Barack Obama has chosen the internet to present his health care reform plan. After a year of particularly unintelligible debates and negotiations in Congress, leading to the current dead-end (the Senate and the House of Representatives have, at the cost of great efforts, each adopted one law, but no longer have the majority required to finalize these two texts), the president has re-taken the initiative by displaying a will of transparency and clarity. The site, or sub-site created specifically for the occasion, is as always at www.whitehouse.gov, and is rather very well drafted. It addresses questions Americans would likely ask themselves (Would I be able to keep my doctor? What would happen if I lost my job? Will the costs increase?), all while illustrated very artistically by photos of a stethoscope, tablet-filled containers, savings booklet or a worker’s big glove-covered hands.
Essentially, this Obama plan — the first on the part of the president, who had previously left the initiative to Congress, whose outcomes we are well aware of — does not do much to simplify the issue, and this could be its first criticism: Rather, it seems to re-state the complex instigations, regulations and infringements laboriously elaborated upon by the House and the Senate, only to apply its own re-touches. But the White House’s experts on communications have at least attempted some more or less detailed summaries for the public and journalists. The presidential plan would allow 31 million currently non-covered Americans to afford health coverage, so it claims. It would create a new federal regulation, made responsible for restricting insurance companies’ abusive fee increases. And this plan would also “fill-up the doughnut hole”: seniors, who are currently not reimbursed even when having paid $2830 in health expenses (up to the total cost of $4550 in expenses, at which point the reimbursements begin), would be entirely compensated.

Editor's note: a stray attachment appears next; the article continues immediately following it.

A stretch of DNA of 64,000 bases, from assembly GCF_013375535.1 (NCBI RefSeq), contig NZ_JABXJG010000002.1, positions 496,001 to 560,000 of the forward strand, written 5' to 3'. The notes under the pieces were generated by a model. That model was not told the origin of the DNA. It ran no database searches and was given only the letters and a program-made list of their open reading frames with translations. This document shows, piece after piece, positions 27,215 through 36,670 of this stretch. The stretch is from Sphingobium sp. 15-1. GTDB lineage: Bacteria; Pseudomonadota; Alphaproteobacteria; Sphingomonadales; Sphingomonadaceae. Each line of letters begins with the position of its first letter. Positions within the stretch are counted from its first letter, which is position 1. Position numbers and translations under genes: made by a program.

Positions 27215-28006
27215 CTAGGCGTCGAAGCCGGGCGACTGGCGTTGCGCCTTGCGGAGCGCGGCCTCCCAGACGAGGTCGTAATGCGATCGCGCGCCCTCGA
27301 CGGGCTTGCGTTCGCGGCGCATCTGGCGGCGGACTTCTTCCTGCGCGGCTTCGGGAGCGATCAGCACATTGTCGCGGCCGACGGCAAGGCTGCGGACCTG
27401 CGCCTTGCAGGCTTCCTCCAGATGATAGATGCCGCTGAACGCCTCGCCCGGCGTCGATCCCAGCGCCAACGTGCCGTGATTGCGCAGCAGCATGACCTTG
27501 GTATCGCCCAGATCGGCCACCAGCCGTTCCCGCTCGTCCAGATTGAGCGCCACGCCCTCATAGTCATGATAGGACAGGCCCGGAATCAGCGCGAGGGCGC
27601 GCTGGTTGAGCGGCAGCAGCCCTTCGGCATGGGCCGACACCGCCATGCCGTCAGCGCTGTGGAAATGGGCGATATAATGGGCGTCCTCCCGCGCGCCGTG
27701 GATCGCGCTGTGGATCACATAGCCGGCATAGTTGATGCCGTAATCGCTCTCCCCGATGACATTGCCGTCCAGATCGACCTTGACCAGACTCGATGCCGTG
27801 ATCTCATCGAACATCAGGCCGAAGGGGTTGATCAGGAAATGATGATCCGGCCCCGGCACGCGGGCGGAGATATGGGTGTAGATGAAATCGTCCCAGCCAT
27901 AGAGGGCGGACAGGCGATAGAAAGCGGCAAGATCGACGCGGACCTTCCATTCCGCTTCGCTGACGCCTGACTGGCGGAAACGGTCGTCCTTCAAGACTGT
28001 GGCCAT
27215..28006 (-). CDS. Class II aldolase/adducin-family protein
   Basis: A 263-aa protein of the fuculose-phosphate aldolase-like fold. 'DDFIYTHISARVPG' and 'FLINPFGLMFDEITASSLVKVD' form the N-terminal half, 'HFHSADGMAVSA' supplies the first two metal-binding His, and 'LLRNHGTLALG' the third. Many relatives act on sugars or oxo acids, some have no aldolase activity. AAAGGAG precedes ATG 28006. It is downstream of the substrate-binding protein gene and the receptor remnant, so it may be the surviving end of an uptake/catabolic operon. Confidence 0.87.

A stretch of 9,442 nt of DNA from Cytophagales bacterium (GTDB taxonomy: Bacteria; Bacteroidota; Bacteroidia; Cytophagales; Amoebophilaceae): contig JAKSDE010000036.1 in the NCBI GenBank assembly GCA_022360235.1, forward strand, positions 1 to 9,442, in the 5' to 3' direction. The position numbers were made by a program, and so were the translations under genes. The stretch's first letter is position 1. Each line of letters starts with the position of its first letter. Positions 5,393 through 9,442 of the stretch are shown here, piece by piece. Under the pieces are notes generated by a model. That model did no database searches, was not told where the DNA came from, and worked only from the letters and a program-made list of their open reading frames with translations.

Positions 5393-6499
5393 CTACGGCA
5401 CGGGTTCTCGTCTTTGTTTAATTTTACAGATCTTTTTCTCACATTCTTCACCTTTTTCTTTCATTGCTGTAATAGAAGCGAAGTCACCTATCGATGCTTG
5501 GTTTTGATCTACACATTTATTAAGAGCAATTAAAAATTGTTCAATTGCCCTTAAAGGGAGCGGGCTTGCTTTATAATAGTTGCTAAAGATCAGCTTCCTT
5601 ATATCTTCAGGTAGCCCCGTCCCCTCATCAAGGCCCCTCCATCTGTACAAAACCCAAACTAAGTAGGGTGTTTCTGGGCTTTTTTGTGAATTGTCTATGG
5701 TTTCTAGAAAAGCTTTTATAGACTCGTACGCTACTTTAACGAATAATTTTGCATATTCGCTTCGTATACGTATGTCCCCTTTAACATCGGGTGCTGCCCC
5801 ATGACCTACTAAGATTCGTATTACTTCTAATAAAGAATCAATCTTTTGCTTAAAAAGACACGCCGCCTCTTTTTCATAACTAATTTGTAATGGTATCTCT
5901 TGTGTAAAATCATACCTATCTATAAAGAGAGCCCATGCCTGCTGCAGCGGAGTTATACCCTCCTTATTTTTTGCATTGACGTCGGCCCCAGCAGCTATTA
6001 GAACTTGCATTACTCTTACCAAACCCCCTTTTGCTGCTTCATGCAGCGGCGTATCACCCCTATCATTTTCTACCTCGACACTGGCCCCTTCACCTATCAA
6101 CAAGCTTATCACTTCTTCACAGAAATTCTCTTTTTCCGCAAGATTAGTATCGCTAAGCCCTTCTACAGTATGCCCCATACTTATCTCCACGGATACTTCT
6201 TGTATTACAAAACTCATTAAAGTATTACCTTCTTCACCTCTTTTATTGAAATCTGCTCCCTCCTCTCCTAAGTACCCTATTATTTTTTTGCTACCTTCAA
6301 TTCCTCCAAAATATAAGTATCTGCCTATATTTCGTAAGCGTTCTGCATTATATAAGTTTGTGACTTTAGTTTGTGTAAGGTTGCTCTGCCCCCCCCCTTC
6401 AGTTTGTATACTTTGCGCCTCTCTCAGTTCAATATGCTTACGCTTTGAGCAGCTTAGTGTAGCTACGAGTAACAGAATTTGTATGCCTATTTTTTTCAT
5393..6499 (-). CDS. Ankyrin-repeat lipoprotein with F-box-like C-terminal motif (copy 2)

Those most passionate on the subject could review the Obama plan in its entirety online… keeping in mind that this new measure has little chance of actually being carried out. The White House has itself stated that it is simply a “base of discussion” with regard to the health summit planned on Thursday with the opposing Republicans. The first objective of the Obama plan is to say: “Here is our project, where is yours?” An adviser to the White House underlined it this Monday morning during a briefing: “Our hope is that the Republicans will now put their project online so that Americans may be informed.” From the Republican side, nothing signals that this approach is deemed conciliatory enough: The New York Times proposes this Monday a good summary of the Republican response to come, publishing the points of view of five conservative experts. Their starting point, which they are likely to hit on the nail once again on Thursday: The Obama team “has failed” in its health reform.